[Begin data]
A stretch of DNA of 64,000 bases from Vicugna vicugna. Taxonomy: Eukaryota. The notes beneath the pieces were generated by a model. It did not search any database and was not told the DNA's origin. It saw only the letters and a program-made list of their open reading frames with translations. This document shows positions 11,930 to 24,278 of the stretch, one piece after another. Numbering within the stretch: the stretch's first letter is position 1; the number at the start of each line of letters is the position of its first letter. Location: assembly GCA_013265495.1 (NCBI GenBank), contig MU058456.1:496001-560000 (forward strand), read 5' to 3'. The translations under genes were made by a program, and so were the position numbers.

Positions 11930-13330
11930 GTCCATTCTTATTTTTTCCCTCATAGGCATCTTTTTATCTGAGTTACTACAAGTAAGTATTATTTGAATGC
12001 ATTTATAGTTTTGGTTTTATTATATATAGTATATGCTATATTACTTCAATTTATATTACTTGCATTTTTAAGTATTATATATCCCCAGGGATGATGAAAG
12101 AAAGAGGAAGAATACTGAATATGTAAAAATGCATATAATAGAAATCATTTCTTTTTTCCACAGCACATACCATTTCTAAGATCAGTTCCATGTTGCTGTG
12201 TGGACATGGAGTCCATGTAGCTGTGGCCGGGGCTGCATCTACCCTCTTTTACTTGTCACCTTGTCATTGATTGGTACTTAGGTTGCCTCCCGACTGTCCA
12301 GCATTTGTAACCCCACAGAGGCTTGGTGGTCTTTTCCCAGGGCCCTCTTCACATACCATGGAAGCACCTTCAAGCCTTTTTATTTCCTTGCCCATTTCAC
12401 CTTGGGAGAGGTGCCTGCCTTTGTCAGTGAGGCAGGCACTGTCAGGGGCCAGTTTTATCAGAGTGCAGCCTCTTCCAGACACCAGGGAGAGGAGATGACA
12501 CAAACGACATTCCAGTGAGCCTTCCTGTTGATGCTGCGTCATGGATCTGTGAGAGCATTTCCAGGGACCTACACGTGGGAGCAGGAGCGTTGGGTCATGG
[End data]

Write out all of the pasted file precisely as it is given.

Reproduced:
A stretch of DNA of 64,000 bases from Vicugna vicugna. Taxonomy: Eukaryota. The notes beneath the pieces were generated by a model. It did not search any database and was not told the DNA's origin. It saw only the letters and a program-made list of their open reading frames with translations. This document shows positions 11,930 to 24,278 of the stretch, one piece after another. Numbering within the stretch: the stretch's first letter is position 1; the number at the start of each line of letters is the position of its first letter. Location: assembly GCA_013265495.1 (NCBI GenBank), contig MU058456.1:496001-560000 (forward strand), read 5' to 3'. The translations under genes were made by a program, and so were the position numbers.

Positions 11930-13330
11930 GTCCATTCTTATTTTTTCCCTCATAGGCATCTTTTTATCTGAGTTACTACAAGTAAGTATTATTTGAATGC
12001 ATTTATAGTTTTGGTTTTATTATATATAGTATATGCTATATTACTTCAATTTATATTACTTGCATTTTTAAGTATTATATATCCCCAGGGATGATGAAAG
12101 AAAGAGGAAGAATACTGAATATGTAAAAATGCATATAATAGAAATCATTTCTTTTTTCCACAGCACATACCATTTCTAAGATCAGTTCCATGTTGCTGTG
12201 TGGACATGGAGTCCATGTAGCTGTGGCCGGGGCTGCATCTACCCTCTTTTACTTGTCACCTTGTCATTGATTGGTACTTAGGTTGCCTCCCGACTGTCCA
12301 GCATTTGTAACCCCACAGAGGCTTGGTGGTCTTTTCCCAGGGCCCTCTTCACATACCATGGAAGCACCTTCAAGCCTTTTTATTTCCTTGCCCATTTCAC
12401 CTTGGGAGAGGTGCCTGCCTTTGTCAGTGAGGCAGGCACTGTCAGGGGCCAGTTTTATCAGAGTGCAGCCTCTTCCAGACACCAGGGAGAGGAGATGACA
12501 CAAACGACATTCCAGTGAGCCTTCCTGTTGATGCTGCGTCATGGATCTGTGAGAGCATTTCCAGGGACCTACACGTGGGAGCAGGAGCGTTGGGTCATGG